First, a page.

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Stars of the Lid, "Music for Nitrous Oxide"

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cover imageMany (if not most) artists get maybe two albums out before falling into a rut and losing whatever magic they had. In the case of Stars of the Lid, the opposite occurred with their creativity only truly taking momentum a couple of albums into their recording career. This reissue of their debut shows the initial staggering steps that would eventually grow into the sure and elegant music that the duo now creates. This album may be patchy but it is here that the foundations for the unique Stars of the Lid sound are laid down.

 

Sedimental

Though this is far from being the jewel in Adam Wiltzie and Brian McBride’s respective crowns, it is worth listening to this album to hear how the duo have honed their craft; the leap between this and the subsequent album, Gravitational Pull vs. The Desire for an Aquatic Life is a big but logical one. While some of the music feels like a mere sketch when compared with what was to come, it can be clearly heard on pieces like “Before Top Dead Center” that the SOTL magic was present from the start. On “Tape Hiss Makes Me Happy,” the layered and reverbed guitar drones mark the first time that McBride and Wiltzie really gel on record and it marks the highlight of the album.

Unfortunately, Music for Nitrous Oxide is smattered with heavy handed use of sampled dialogue (the human- race-as-alien-seed conspiracy theory bit on “Lagging” sounds especially hokey now). In addition, some of the pieces sound very flat in comparison to the stronger pieces on the album. It sounds like Wiltzie and McBride were still exploring how to create their powerful drones on “Madison.” Similarly, the collage work and looping on the aforementioned “Lagging” sounds clumsy, as if they were still working out how to fully exploit their hardware. Yet when I step back and consider the album as a whole, these flaws do not in any way ruin the album. Music for Nitrous Oxide is still a good album, it just would not be one I would recommend as an introduction to the band.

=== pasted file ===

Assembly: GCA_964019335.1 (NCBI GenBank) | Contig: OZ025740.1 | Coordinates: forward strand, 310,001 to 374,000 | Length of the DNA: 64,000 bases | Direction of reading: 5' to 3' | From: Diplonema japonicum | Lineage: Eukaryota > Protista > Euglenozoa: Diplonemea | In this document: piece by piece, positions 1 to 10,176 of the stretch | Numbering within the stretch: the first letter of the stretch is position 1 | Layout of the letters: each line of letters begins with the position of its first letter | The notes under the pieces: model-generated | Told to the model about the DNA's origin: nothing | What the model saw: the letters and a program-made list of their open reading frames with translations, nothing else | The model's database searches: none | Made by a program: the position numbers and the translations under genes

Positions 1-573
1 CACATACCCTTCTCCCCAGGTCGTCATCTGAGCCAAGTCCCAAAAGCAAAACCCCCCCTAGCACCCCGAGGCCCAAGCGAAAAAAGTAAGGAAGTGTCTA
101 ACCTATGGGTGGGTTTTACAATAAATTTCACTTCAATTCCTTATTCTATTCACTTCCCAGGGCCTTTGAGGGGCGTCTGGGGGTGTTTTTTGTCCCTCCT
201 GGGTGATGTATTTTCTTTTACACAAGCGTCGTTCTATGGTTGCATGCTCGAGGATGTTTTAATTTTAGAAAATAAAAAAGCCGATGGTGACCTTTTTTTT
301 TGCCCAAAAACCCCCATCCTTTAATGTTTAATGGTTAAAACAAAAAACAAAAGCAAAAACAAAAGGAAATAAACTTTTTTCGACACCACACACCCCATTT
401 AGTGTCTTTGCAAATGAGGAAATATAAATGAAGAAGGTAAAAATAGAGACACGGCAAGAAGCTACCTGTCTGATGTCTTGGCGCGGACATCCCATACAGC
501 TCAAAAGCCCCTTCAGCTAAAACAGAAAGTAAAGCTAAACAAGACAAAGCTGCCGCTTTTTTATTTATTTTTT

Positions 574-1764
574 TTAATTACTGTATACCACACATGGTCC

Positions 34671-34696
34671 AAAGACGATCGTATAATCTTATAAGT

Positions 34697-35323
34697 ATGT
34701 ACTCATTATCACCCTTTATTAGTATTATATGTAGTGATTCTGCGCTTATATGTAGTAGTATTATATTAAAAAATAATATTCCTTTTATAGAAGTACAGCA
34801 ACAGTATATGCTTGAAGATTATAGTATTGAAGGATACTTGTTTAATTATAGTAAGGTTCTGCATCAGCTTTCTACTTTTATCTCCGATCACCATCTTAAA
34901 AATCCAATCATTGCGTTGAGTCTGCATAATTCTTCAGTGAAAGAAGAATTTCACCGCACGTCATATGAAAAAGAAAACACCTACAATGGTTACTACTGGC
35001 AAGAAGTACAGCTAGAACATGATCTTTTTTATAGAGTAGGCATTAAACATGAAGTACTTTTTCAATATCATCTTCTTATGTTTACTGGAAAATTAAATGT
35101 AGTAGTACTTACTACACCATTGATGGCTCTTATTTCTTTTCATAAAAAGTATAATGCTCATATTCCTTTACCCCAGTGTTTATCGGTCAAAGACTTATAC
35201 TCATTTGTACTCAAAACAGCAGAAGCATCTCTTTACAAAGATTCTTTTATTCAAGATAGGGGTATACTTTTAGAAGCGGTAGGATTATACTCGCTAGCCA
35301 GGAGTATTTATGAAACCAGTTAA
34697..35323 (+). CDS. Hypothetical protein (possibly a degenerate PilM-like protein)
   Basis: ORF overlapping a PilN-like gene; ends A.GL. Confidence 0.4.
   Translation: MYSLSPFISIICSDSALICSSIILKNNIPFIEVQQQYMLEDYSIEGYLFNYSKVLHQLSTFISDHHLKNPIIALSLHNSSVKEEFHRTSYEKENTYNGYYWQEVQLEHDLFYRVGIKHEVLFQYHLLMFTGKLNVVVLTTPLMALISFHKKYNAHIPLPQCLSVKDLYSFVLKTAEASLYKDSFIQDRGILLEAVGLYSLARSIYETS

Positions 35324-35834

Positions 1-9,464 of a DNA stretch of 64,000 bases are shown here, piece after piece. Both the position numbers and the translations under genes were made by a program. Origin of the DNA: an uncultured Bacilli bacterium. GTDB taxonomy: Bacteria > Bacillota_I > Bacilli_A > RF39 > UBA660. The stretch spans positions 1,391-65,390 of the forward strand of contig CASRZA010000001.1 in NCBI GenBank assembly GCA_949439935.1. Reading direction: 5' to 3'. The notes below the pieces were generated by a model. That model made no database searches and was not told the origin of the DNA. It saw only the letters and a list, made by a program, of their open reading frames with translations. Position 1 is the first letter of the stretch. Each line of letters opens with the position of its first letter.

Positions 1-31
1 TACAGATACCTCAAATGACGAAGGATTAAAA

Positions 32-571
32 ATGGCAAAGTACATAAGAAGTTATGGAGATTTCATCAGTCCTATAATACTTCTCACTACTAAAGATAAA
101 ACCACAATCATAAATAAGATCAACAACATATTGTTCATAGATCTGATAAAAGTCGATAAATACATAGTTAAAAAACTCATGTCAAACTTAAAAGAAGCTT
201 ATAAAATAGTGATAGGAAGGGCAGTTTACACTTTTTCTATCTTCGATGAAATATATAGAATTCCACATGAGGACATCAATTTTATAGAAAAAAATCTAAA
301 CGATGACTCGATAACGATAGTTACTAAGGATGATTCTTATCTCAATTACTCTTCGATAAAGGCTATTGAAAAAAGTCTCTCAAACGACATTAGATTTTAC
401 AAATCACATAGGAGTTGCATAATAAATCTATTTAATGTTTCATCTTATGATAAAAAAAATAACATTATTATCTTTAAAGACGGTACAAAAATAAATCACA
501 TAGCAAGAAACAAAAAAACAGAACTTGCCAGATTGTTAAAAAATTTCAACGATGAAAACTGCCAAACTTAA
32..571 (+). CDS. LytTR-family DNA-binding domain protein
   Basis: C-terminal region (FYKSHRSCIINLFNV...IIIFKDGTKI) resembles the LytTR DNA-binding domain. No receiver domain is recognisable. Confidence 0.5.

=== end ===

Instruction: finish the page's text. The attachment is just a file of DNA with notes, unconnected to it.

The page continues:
For those who already own the original release, there is nothing here to warrant buying Music for Nitrous Oxide again. It has been remastered and the sleeve has been changed to a digipack but the differences are not huge (the limitations of the 4-track tape recorder is still obvious but it adds a nostalgic air to the music). Still, it is nice that this is back in print again considering it was the only element in the SOTL back catalogue to be unavailable since the Carte-de-Visite compilation came out in 2007.

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Last Updated on Sunday, 01 February 2009 13:05  


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